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No last-minute rush as second round of mandatory testing for FDHs ends

30 May 2021

By Vir B. Lumicao 

People came in trickles on last day of the second round of mandatory tests for FDHs

The second round of compulsory coronavirus testing for all 370,000 foreign domestic helpers ended today, May 30, with no last-minute rush at the mobile testing stations set up at their favorite rest-day haunts.

Both helpers and vaccination site staff said the lines were quite long before the testing stations opened at 10am but were gone after just an hour.


Shortly before noon at the Chater Garden and Edinburgh mobile testing sites in Central, only a handful of workers were observed going to the tents to be swabbed.

This time around, there was only one truck and two testing tents set up in Chater Garden, unlike the past Sunday when there were two vans and four tents. At Edinburgh Place, where even non-FDHs could go for a test, there was also just one truck and four tents.

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Over at Tamar Park in Admiralty, no more mobile testing station was on sight, and only a thin crowd of Filipinos gathered to rest.

At Victoria Park in Causeway Bay, where mostly Indonesian domestic helpers spend their rest days, the same sight greeted an observer. Only a handful of workers strolled up to the two testing tents set up at the far end of the park.


Lisa, a Chinese health staff supervising the testing at Chater Garden, estimated that only around 100 workers had showed up to be tested by 11:30am.

“Before we started testing at 10am, there were a lot of domestic helpers who were lined up under the shaded tents,” Lisa said.

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“After the early crowd was tested, as you see now, just a few of them are coming one by one or in pairs. Maybe most of them already tested in community testing centers or dropped their samples at various drop sites,” she said.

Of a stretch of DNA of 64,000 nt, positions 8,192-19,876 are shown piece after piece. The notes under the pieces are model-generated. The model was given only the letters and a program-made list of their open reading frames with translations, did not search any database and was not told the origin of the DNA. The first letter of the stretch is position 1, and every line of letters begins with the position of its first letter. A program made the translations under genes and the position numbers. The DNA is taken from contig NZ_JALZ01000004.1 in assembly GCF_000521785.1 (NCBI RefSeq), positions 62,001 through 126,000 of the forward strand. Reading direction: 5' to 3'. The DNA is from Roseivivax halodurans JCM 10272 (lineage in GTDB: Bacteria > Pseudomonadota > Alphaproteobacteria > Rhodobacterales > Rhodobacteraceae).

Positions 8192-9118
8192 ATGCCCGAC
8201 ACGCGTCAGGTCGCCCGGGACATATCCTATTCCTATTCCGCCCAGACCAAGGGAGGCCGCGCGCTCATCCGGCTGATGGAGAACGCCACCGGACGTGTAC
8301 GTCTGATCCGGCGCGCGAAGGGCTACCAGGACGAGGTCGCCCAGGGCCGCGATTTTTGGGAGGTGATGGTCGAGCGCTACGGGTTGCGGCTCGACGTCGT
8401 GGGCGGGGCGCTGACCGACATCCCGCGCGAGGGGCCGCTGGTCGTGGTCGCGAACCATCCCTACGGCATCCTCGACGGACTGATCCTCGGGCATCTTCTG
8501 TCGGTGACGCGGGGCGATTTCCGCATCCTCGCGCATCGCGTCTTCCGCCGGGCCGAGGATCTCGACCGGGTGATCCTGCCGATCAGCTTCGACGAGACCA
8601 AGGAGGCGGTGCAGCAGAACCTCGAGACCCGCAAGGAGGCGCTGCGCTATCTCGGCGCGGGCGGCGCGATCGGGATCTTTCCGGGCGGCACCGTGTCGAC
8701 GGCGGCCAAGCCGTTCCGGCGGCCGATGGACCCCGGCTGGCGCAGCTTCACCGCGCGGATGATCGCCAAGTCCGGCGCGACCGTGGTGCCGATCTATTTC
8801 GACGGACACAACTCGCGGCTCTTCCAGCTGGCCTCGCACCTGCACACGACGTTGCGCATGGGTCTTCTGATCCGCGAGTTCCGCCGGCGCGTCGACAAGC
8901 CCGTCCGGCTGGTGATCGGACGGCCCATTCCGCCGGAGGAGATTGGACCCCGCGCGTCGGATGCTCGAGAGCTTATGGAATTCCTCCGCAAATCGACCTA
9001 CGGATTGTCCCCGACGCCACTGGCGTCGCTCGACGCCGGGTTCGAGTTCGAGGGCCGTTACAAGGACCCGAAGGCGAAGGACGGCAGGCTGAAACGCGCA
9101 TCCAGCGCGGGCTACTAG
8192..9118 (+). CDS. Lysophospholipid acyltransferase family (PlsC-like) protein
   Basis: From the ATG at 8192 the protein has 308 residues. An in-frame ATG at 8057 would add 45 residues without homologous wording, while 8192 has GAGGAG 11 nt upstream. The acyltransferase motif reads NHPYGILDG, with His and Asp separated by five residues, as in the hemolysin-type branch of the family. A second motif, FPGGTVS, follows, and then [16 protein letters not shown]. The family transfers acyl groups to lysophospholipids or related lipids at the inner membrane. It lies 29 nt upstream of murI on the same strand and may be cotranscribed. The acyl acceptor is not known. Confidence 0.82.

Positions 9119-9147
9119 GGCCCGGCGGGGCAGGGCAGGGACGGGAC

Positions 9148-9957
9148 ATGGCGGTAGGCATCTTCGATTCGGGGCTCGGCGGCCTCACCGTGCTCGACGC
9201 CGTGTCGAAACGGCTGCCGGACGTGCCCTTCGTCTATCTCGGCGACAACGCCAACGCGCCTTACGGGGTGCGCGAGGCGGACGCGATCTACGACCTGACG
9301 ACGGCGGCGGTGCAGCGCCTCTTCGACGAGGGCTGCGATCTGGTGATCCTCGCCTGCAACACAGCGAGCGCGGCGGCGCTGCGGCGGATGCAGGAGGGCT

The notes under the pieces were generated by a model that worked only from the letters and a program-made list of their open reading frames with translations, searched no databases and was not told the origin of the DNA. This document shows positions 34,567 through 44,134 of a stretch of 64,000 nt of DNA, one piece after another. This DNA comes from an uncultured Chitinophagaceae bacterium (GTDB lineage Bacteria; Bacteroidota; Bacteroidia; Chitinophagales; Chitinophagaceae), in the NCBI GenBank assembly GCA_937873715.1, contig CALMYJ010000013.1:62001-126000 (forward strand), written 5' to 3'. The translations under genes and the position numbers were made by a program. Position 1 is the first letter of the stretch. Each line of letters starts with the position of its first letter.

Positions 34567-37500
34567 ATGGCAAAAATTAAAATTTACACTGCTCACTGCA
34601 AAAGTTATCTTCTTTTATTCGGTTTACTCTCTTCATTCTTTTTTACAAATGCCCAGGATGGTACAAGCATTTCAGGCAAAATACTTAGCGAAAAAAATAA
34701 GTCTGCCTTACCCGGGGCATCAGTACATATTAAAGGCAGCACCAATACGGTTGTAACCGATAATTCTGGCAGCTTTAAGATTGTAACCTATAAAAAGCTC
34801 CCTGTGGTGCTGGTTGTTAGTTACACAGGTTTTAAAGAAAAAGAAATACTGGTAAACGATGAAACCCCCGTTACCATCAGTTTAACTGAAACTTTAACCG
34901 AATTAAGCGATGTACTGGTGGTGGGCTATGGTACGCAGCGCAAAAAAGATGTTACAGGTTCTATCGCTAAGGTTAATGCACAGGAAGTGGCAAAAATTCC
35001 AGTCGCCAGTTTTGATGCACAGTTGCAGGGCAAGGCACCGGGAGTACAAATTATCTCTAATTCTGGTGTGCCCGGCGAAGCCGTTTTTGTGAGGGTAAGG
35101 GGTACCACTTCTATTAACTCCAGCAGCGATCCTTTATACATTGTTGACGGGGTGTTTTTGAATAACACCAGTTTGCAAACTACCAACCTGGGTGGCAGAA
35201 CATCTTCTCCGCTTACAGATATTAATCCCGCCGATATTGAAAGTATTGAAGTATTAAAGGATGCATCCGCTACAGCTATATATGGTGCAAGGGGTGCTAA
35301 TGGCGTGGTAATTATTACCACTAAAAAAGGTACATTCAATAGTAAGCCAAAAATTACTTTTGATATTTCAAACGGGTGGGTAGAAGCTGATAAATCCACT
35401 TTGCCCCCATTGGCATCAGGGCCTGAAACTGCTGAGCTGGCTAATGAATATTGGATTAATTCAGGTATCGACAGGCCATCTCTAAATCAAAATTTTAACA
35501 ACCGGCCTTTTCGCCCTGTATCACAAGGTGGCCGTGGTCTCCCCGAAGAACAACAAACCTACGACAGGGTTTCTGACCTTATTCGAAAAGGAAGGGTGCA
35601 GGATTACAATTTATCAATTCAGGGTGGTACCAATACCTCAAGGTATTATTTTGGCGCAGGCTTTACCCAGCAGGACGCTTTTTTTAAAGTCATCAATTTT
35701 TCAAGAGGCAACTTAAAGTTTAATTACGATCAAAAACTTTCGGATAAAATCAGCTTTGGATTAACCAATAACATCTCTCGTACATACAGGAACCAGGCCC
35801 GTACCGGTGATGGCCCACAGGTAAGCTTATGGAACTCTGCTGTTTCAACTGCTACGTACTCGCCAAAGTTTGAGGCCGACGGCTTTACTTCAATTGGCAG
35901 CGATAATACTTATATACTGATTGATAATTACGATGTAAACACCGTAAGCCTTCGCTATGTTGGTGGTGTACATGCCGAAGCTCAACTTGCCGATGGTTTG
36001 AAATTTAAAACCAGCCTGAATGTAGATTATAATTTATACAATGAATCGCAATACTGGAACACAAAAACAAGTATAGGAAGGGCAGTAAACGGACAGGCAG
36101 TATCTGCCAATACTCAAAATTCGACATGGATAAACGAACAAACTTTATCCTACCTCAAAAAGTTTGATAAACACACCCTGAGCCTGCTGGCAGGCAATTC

A larger mobile testing center set up at Edinburgh Place attracted more people, but they were a mix of nationalities that included locals as well as Filipino helpers.

The Edinburgh site tested not only FDHs but others on compulsory testing notice 

Filipino workers belonging to the pro-government Aguinaldo Group estimated that more than 300 people had come to get tested at the Chater Garden and Edinburgh sites, based on the number of water bottles they had given away to those who lined up for the tests.


Jenny, a member of the group, said people came in trickles, probably because many had themselves tested at community testing centers near where they live.

But it could also be because the second round lasted for 16 days, giving FDHs more time to comply with the order.

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Another reason could be an increase in the number of those who were exempt from the testing order because they had two jabs of a coronavirus vaccine at least 14 days before the end of the notice period, or on May 16.

Free bottled water was handed out to those who showed up for the test

The compulsory testing comes with a threat of a $5,000 fixed fine for those who do not comply with the order.

The initial round of testing was ordered from May 1 to 9 amid fears of a spread of the more infections coronavirus variant, after a Filipina domestic helper who had not left since 2019 was found to carry the strain.

It later turned out that she had caught the South African variant indirectly from an Indian man who was found infected days after he left his hotel quarantine, and had gone to several places in the city.

On May 11, Chief Executive Carrie Lam announced that a second round of compulsory testing of FDHs would be held from May 15 to 30. But at the same time, she announced that a plan to compel FDHs to get vaccinated against Covid-19 had been suspended.

This was after three Filipina DHs were found infected in the initial round. The first two were linked to the Indian returnee, while a third tested positive days after she ended her hotel quarantine. Subsequent tests showed she carried antibodies, suggesting an old infection.

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